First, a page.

He was sent to Denver, Colorado where he established the first Masonic Lodge in Denver.  He alsopreaching become friends with Territorial Governor William Gilpin.  When the war began in 1861, he was offered the chaplaincy of the 1st Colorado Cavalry.  He turned it down and said he wanted to fight.  He was appointed Major in the 1st Col.  He headed out to confront Confederate forces in New Mexico.  On March 26, 1862 they saw their first combat.  They engaged Confederate forces in Apache Canyon and push them back.  Col. John P. Slough, the Union commander planed an attack for the morning of March 28th.  He will lead a force to attack head on while Maj. Chivington was to travel over the mesa and attack the Confederate rear.  Chivington left at 5:00 AM and proceeds on his mission.  It takes him about four hours to climb to the mesa and over it.  Meanwhile, Slough attacks and the battle rages.  Chivington advanced across the mesa in an ‘acoustic shadow’, unawares of the fighting below.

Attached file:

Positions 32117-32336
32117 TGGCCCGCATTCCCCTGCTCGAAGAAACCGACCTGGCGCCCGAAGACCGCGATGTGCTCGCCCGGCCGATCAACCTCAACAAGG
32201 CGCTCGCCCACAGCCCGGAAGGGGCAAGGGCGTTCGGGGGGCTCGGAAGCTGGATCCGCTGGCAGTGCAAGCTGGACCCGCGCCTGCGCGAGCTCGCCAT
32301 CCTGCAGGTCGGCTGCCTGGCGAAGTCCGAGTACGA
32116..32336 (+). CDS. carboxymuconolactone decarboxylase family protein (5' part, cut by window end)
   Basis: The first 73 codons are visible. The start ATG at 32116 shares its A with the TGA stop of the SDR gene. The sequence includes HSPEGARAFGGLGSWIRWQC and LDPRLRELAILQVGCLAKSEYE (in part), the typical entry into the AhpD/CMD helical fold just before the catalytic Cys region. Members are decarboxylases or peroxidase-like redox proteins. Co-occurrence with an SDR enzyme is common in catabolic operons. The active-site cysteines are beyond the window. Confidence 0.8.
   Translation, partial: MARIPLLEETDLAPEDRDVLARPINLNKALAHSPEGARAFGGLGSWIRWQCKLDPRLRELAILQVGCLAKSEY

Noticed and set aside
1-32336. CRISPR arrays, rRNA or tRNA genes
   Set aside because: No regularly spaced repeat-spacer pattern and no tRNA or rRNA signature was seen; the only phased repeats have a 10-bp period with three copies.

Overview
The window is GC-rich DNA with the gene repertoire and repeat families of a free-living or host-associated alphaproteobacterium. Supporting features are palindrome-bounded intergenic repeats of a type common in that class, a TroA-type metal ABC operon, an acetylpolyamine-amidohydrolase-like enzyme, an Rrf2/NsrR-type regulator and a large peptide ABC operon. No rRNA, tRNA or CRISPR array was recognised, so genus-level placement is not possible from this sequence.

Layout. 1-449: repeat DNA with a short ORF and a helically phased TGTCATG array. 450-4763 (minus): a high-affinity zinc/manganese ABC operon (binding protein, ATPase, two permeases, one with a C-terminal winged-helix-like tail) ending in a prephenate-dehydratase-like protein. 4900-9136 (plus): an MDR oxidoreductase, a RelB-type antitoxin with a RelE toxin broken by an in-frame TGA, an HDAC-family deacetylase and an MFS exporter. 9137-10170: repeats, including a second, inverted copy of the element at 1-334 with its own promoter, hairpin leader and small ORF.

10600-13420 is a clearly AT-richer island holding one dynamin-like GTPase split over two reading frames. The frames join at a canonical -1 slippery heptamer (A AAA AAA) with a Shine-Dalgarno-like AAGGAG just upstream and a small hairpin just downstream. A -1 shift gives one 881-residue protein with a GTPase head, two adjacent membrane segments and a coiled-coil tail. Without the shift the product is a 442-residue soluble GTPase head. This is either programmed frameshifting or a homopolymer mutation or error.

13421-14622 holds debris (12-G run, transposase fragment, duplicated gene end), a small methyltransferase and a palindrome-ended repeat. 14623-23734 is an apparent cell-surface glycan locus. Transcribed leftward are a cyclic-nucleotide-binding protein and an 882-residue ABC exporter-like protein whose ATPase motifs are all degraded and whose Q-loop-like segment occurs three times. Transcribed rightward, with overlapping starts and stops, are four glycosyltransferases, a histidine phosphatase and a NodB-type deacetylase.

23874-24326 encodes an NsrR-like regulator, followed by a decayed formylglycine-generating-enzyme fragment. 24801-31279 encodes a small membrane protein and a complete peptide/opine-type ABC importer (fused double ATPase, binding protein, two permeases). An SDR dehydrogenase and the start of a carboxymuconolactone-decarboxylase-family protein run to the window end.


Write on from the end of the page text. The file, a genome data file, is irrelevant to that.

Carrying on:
Meanwhile, back at the ranch, the battle raged and the Confederates got the upper hand.  They pushed the Union forces back.  Slough is wondered where was Chivington?  Well, he advanced to the rear of the Confederate lines and discovered the enemy supply train.  He decided that the train is more important than the attack so he set out to destroy the train.  He ordered his men to attack.  Being lightly guarded, they encountered little resistance and captured the train.  He then ordered his men to take, what they can carry, kill all the animals, and burn the wagons.  Upon completion of this he took his men back to the Union camps.

Ironically, by disobeying orders, he prevents the Confederacy from achieving their goal of a pathway to the Pacific.  They are forced to retreat, back into to Texas, and end their threat to the Southwestern area of the nation.